Trusting God After Multiple Miscarriages
It was December 2017 when my family plans were first turned upside down by a sudden and unexpected miscarriage.
My son Ben was two and a half at the time, and settling into preschool well so it felt like the perfect time to extend our family. We got pregnant right away with him, so I just assumed that everything would be fine again. And for a while it was, until I discovered I was miscarrying somewhere between 7-8 weeks.
No one ever really expects a miscarriage to happen to them, and naturally it was a huge shock, but I also knew that miscarriage in early pregnancy was pretty common. So I reasoned that I would just take a few months to heal, and then we would try again.
This temporary pause ended up feeling more like a permanent stop, as several more miscarriages followed.
It was our third miscarriage that really changed everything for me. Not only was it the miscarriage that tipped us over into the category of ‘recurrent loss’, but it also came much later into my pregnancy, and it was a silent miscarriage too. This means we didn’t have any indication of anything being wrong until we were told that there was no heartbeat during a routine scan.
The experience was completely devastating, a heartbreak like nothing I’d ever experienced before. For a few different reasons we really felt that this pregnancy was going to be okay, and then suddenly it wasn’t, which left us feeling very let down by God and with lots of unanswered questions about our faith. Why was this happening to us? Where was God? Why wasn’t He answering our prayers? Did He care about us at all?
What’s more, it felt like the loss of hope for future pregnancies too. We were getting older, time was no longer on our side, and our miscarriages remained ‘unexplained’ which meant there was still no diagnosis or hope for treatment or cure.
But in the end, I did the only thing that I could. I cried out to God in my brokenness. And do you know what I discovered? That even right there in the midst of my darkest moments, God was there also, still extending his hope, his peace, and his comfort to me.
Jesus once said: ‘Blessed are those who mourn, for they shall be comforted’ (Matthew 5:4). For a long time I struggled to understand how that could be. What could possibly be blessed about losing a child? Or several children in a row?
But what I’ve learned over time is that the blessing isn’t really in the grief itself, but in the invitation it presents to draw near to God, and to experience Him drawing close to you in a new way too.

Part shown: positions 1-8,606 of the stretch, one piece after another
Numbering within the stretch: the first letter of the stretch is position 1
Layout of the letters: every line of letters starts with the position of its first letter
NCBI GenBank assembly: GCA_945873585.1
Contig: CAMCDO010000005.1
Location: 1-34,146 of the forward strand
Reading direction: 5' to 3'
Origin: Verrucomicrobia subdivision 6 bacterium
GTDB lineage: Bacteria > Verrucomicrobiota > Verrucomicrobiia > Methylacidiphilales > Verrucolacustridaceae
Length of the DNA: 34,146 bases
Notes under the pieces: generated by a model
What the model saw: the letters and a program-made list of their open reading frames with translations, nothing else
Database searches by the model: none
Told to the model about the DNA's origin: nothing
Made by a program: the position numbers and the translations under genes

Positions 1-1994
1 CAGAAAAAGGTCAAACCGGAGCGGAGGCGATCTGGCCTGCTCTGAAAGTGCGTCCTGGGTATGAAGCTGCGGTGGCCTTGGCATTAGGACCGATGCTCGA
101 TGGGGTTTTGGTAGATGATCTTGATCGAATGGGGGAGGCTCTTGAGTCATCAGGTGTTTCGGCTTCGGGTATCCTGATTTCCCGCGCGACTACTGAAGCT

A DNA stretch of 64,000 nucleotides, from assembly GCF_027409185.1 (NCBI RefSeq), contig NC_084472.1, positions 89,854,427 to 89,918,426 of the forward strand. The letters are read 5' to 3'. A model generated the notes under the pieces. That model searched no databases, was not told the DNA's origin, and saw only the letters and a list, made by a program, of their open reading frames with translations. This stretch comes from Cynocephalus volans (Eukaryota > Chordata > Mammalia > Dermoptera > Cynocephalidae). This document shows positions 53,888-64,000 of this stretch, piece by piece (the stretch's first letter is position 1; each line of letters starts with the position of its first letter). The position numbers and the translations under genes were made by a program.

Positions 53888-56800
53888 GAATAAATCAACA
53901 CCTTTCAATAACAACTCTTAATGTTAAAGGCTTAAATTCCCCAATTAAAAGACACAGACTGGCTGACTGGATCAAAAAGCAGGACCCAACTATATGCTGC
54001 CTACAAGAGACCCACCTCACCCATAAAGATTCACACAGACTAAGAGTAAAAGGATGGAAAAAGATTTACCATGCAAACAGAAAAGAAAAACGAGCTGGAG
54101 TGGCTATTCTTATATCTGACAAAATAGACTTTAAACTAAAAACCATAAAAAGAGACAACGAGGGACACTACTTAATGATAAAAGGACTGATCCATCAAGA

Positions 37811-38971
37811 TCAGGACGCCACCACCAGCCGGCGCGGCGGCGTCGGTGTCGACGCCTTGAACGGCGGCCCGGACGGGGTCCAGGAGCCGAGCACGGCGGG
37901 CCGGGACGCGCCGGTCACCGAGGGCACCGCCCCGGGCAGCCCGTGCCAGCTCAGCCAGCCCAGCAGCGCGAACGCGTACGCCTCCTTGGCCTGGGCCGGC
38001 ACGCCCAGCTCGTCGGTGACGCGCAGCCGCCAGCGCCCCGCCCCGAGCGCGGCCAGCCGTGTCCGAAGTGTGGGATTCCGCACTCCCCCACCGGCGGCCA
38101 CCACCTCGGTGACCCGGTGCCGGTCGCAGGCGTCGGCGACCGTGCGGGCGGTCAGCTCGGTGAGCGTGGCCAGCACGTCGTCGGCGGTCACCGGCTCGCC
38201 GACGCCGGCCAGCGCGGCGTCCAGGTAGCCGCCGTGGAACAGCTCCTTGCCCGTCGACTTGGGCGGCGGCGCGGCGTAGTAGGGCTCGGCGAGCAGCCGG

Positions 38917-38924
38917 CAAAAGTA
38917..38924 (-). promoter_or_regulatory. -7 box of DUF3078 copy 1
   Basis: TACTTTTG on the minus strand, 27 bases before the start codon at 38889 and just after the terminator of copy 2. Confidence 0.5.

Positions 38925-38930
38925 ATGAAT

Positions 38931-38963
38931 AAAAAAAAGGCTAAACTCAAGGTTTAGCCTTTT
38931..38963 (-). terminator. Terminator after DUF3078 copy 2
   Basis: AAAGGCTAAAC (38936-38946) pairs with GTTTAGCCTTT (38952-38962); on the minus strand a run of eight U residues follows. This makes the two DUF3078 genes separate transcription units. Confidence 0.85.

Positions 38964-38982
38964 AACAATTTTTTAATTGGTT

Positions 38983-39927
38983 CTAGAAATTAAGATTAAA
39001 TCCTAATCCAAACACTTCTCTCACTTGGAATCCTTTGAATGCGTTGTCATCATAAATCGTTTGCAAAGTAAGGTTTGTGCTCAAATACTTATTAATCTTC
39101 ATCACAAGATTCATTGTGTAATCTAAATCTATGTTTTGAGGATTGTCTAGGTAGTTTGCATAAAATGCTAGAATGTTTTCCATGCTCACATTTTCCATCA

Another really hard part of my miscarriage story was the silence and stigma that seemed to surround the subject. I quickly discovered that no one ever really wanted to consider or to talk about this kind of loss, unless it had happened to them too.
And for a long time, I used to dread new social situations with other parents, where the inevitable motherhood questions would always arise: ‘Have you just got one child?’ and ‘Are you planning to have any more?’.
I mean, how do you even begin to answer that question with colleagues in an office or other new moms outside the school gates? Usually I’d find myself forcing a fake smile and offering some kind of half-truth like, ‘Maybe soon’.
And if this total lack of awareness was hard to stomach in social situations, then I found it doubly hard to cope with in church where our disappointment and grief was often either just ignored, or met with awful christian cliches like, ‘Everything happens for a reason’, or ‘God’s timing is perfect’.
The total lack of empathy and awareness that I experienced began to really grate on me, so eventually I decided to start blogging about my experiences in the hope it might encourage others facing similar struggles. That blog soon grew into speaking and podcasting invitations too, and then eventually it led to me partnering with a few friends in launching a miscarriage and infertility network offering peer support to other women in our city, which is growing from strength to strength.
I never dreamed that heartbreak could grow into something that would offer strength to others.
But what I’ve discovered is that if we are willing to surrender the broken pieces of our hearts into God’s hands and trust him to turn them into something beautiful again, that’s exactly what He will do.
I’m not saying that my struggle to grow a family came from God or that it was all part of his plan for my life, because I simply don’t believe that’s true. Scripture is clear that difficulties in childbearing are part of the curse of sin, and a direct result of the fall (Genesis 3:16). But what I do believe is that God is a redemptive God by nature, and able to turn around even the most hopeless of situations in our lives if we will let Him.
There’s so many questions and doubts I still have in the aftermath of our losses, but here’s the one thing I now know for sure:
Even when my present situation feels hard and the future ahead of me turns out to look very different to the one I imagined, I can still trust that it will ultimately be good, because my Father God is good.
Anna Kettle is a published author, podcaster, speaker, and award-winning marketing professional. Her first book, ‘Sand Between Your Toes: Inspirations for a Slower, Simpler, More Soulful Life’ is out now under Tyndale House. She is also the co-founder of SPACE, a UK-based miscarriage and infertility support network. Anna is married to husband Andy, and mum to their son Ben (aged 6). They live in the beautiful waterfront city of Liverpool, England. To follow more of Anna’s story, you can visit her blog at www.annakettle.com as well as find her on Facebook and Instagram.
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